November 17, 2009
Over the time of my Southwest wanderings, nothing has spoken to me quite so eloquently and profoundly as has the volcanic peak they call Shiprock.
There it sits, regal and relatively alone, dominating the otherwise-flat landscape of that corner of the Navajo Rez. Through the years I’ve used it as a psychic-refueling stop, and I’ve never once had to pay at the pump.
Last week, from the air, flying southeast near Four Corners, catching sight of its easily-recognizable profile carried with it a warm and welcoming sensation. Even though I had only minutely penetrated New Mexico’s airspace, the excitement of having returned to the "land of enchantment" flowed over me like the Rio Grande in spring flood.
The prime motivation for this particular jaunt had to do with a couple of live-music events of note on back-to-back nights in the cultural Mecca that is Santa Fe. Of course, once you’re actually on the ground in northern New Mexico, additional opportunities for enlightenment appear, seemingly, behind every prickly pear and cholla.
But it was when the peace-through-music movement called "Playing For Change" announced that they were putting together a tour band and that Santa Fe would be one of the stops that the idea of a trip south took hold.
The day previous to the PFC concert involved a round trip to Taos, up on the "low road" and back on the "high road." (And I’ll be in Chimayo afore ye.) The famed Taos Pueblo itself was closed to the public due to scheduled sacramental rituals but, luckily, that knowledge never arrived beforehand and the magical mystery tour unfolded as planned.
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There’s this road, not much more than a paved pathway in some spots. It curves and meanders from the plaza area of old-town Taos to the 12 acres where Mabel Dodge and her future husband, Taos puebloan Tony Luhan, set about building, and continually adding onto, a house. The adobe abode would become a National Historic Landmark.
Over the years since 1918, when construction began on what became a 22-room dwelling, a crush of American writers, artists, philosophers, and activists would be drawn and, in some cases, dragged into the oftentimes overpowering aura that was Mabel Dodge Luhan.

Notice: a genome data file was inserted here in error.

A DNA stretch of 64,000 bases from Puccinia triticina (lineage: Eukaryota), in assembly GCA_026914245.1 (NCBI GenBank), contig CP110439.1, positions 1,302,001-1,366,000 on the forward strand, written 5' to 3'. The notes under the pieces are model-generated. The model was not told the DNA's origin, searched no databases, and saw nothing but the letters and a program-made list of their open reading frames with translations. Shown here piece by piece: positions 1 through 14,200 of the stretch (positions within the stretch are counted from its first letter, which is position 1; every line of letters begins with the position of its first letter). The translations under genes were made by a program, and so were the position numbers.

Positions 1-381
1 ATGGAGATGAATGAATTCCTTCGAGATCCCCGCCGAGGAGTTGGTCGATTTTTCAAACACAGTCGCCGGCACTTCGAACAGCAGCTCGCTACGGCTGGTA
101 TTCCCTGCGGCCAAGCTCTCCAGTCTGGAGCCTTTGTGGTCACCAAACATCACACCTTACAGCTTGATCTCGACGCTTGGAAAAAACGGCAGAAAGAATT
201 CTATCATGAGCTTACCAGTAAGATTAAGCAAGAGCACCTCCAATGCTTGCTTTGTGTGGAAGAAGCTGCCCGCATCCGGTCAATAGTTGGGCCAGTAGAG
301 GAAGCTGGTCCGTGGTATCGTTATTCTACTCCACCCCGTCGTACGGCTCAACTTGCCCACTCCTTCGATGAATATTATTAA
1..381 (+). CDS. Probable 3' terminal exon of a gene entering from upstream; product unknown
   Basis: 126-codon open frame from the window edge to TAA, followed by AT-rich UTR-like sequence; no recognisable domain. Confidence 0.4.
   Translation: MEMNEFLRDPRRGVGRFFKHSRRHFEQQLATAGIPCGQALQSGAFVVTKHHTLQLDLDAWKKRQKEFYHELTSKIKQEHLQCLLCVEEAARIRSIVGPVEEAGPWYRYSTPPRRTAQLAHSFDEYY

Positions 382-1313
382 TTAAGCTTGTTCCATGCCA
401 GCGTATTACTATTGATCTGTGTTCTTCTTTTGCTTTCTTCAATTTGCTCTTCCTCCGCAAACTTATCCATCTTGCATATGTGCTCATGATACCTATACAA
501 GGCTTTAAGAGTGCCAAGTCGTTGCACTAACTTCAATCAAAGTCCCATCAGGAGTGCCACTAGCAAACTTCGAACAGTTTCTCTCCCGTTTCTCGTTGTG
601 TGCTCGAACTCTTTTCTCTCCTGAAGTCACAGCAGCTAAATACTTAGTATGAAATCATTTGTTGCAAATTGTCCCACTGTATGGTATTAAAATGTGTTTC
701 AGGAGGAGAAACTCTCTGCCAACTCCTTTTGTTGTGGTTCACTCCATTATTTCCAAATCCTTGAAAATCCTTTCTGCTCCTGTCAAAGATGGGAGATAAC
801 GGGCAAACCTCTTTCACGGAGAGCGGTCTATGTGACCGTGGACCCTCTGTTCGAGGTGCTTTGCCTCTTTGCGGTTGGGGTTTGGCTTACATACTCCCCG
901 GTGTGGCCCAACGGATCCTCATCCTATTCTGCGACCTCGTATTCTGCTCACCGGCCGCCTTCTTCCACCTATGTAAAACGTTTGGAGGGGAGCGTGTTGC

Before finally putting down roots at Ghost Ranch and Abiquiu, Georgia O’Keeffe became a guest at Mabel’s Taos estate. Over the years, the list would also include the likes of Ansel Adams, Robinson Jeffers, Edna Ferber, Thorton Wilder, Willa Cather, Frank Waters, Leopold Stokowski, Thomas Wolfe, Aldous Huxley, and, most conspicuously, D. H. Lawrence.
During the ’60s, Dennis Hopper wrote the screenplay for "Easy Rider" while staying in the house and channeling that very special ancestral-bohemian mindset. For this counterculture pilgrim, it’s hallowed ground.
Back in Santa Fe the next day, a visit to the Georgia O’Keeffe Museum would keep that particular circle unbroken. Along with galleries-full of some of her most powerful works, a new exhibit of photographs of O’Keeffe in both New York and New Mexico revealed the artist at her most natural and artful.
The night before, however, belonged to the quite original song catalogue and performance style of storyteller extraordinaire Tom Russell. Tom maintains the sensibility that perceives Mexico City as the "center of the West." He has little use for the imaginary lines drawn in the blowing sands of geopolitics and his songs flaunt that ethic.
The randomness with which the soundman’s iPod spewed out one semi-obscure Dylan tune after another added to the already intimate ambiance within the music venue portion of the Santa Fe Brewing Company just south of time. Russell and his overflowing posse would ride the clouds until the moon took off for Gallup.
Then there is the breathtaking "Sky City" at Acoma Pueblo west of Albuquerque. Nestled upon a 70-acre mesa top and believed to have been occupied continuously since the 11th century, Acoma exudes an almost over-the-top linear sense of Southwestern history along with a spirituality evolved from the centuries-old proximity of ancient indigenous shamanism and, the Pueblo Revolt of 1680 notwithstanding, the Catholicism brought by the Franciscan monks.
Recipe: To the above, add heaping helpings of Madrid up on the "Turquoise Trail," Truchas and Chimayo along the "High Road to Taos," the Church Street Café just off Route 66 in "Old Town" Albuquerque, and the El Farol watering hole up Canyon Road in Santa Fe. Smother in a "rista’s" worth of New Mexico "chile" (thereabouts, it’s never spelled "chili") and simmer slowly until your next visit to that enchanting land.
Jay Meehan is a culture junkie and a free-lance writer with a background in commercial and community radio, among other pursuits. He has been a columnist and feature writer for various Park City publications going back to 1973.